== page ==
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Home > Caleb Loomis: Advocating for Adoption

Caleb Loomis: Advocating for Adoption

July 29th, 2013

By Alicia Constant

CONTACT:  David Halbrook
Patrick Henry College
(540) 441-8722

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Caleb Loomis, rising PHC senior, is advocating for adoptions with Romania Reborn.

Caleb Loomis has a heart for adoption advocacy.

His desire began in 2005, when his family spent the summer in Russia and fostered two 15-year-old Russian girls. Though international adoptions had not yet been banned in Russia, the process was nearly impossible—and when the Loomis family tried to adopt Julia and Angela, they were unable to pay the exorbitant costs.

“The red tape is hurting those who least deserve to be hurt,” Loomis said. “I believe my vocational calling is to mediate adoptions, to help Christian homes and churches welcome children in and give them secure and hopeful futures.”

This summer, Loomis has turned his eyes to another country where adoption is rare and difficult: Romania. Loomis is interning with the Purcellville-based charity Romania Reborn, which directly supports and advocates for Christian adoption ministries in Romania. Because the Romanian government banned international adoptions in 2004, the charity focuses on awakening and empowering indigenous Christians to answer God’s call to care for over 80,000 needy children now in state care.

“It’s our hope that churches will rise up to God’s call to visit orphans, a direct Christian call to help the desperate and the innocent,” Loomis said. “It’s a flame that was slow to start, but it is growing in momentum.”

During his internship, Loomis has been researching strategies to combat adoption obstacles, and also investigating what happens to orphans who are not adopted. Loomis’s research will be compiled into a report that Romania Reborn plans to use to advocate for less restrictive adoption laws. Currently, the adoption process is long, costly and difficult. Over 9,000 children are abandoned in Romania each year. Romanian orphans often face developmental challenges brought on by neglect, and they have a high risk of falling prey to human traffickers.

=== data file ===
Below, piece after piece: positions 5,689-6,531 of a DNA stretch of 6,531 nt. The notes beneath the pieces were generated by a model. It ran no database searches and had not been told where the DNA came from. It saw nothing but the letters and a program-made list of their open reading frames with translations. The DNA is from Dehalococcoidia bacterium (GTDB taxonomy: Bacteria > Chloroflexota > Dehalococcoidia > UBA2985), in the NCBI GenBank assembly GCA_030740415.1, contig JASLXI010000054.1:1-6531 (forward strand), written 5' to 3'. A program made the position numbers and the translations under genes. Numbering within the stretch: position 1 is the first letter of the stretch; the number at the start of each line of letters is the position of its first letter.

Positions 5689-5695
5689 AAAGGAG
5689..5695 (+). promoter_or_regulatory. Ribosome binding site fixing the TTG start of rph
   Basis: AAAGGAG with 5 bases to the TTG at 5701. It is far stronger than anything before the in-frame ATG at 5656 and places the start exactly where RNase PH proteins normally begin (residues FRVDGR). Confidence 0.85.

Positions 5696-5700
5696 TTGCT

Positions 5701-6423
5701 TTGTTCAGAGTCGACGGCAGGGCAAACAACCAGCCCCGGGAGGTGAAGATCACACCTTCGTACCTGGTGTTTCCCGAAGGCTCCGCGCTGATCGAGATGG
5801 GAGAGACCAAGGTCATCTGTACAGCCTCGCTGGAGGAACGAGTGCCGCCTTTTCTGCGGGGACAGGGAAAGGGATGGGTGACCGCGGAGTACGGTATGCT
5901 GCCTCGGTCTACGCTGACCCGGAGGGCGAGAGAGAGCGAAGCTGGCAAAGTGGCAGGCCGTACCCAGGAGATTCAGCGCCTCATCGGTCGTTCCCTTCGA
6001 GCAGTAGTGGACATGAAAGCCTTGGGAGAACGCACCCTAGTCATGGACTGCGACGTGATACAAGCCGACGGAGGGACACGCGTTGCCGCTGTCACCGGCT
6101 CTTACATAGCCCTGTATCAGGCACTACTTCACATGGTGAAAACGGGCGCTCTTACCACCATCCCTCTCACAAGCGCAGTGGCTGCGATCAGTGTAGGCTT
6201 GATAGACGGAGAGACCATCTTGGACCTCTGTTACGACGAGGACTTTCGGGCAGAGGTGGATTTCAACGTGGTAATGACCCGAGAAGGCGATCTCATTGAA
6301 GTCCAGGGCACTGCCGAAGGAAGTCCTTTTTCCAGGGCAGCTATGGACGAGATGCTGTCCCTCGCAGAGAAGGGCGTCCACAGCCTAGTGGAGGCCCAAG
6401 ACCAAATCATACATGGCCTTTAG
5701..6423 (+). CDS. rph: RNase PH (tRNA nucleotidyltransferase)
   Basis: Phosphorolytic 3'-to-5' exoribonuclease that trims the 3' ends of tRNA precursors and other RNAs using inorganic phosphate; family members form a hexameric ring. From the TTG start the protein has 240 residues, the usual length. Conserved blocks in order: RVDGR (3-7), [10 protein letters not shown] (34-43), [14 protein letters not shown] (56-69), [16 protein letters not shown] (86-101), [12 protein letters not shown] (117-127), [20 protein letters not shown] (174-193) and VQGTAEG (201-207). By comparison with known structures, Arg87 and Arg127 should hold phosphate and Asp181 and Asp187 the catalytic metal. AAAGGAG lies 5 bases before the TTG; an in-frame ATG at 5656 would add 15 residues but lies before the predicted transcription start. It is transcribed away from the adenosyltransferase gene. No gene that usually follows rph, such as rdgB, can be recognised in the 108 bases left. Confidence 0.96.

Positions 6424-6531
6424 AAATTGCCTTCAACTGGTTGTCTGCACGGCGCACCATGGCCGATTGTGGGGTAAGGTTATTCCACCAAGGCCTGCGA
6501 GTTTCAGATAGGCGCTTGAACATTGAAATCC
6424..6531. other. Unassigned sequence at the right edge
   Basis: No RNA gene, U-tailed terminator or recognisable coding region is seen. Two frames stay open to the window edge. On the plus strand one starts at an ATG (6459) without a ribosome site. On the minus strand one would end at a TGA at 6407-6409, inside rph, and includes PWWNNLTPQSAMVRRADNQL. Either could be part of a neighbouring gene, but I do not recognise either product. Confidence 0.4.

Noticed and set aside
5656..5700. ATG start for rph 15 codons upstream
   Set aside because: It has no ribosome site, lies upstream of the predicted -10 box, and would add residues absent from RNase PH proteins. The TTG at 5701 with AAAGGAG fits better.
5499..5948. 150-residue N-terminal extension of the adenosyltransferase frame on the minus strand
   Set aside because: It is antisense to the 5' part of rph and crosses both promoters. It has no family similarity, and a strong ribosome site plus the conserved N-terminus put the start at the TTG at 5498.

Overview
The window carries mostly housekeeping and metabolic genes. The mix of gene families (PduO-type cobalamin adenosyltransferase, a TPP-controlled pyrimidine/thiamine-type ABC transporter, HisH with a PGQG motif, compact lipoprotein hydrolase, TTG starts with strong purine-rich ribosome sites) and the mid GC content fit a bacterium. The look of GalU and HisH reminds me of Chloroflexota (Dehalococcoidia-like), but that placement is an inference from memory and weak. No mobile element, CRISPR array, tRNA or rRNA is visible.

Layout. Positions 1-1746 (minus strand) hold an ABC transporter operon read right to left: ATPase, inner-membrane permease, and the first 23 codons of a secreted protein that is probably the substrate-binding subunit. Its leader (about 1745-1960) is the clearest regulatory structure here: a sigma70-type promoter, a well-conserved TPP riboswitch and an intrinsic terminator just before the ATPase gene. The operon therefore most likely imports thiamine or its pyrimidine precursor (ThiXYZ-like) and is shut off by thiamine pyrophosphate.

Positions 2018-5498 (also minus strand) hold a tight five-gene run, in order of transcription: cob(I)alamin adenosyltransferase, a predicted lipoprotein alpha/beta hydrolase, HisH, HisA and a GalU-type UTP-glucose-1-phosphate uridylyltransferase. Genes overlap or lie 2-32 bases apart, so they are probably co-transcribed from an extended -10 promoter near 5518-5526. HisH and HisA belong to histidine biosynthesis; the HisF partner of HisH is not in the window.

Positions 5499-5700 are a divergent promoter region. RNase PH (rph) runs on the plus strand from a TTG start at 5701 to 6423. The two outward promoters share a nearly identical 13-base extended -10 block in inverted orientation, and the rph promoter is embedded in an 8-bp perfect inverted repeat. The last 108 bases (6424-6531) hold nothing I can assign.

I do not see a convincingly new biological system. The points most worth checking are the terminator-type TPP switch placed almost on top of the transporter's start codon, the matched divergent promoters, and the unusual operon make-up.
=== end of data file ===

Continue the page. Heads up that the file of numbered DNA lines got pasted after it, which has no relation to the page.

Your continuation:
A major obstacle to Romanian adoption is simply awareness.

“Many Romanians—from those in governmental positions down to the man on the street—believe that adoption feeds human trafficking, and that adopted children are often actually trafficked to sex rings or even sold for their organs,” said Romania Reborn’s President Jayme Metzgar. “We strongly believe that the opposite is true: that the restrictions on adoption have in fact placed children at greater risk for trafficking than ever before.”


A social worker at Hope House, one of the orphan ministries Romania Reborn supports, leads her small group in prayer after a morning bible study.
Courtesy of Romania Reborn.


Loomis said many Romanian Christians have not yet fully realized God’s call in James 1:27, “to look after orphans and widows in their distress.” Romania Reborn focuses on finding children distinctly Christian homes, which makes empowering the local church fundamental.

“Adoption is not an American ideal that we’re imposing on another country; it’s a direct Christian call,” Loomis said. “We’re just assisting God’s children in Romania to offer love and a home to those who are most in need.”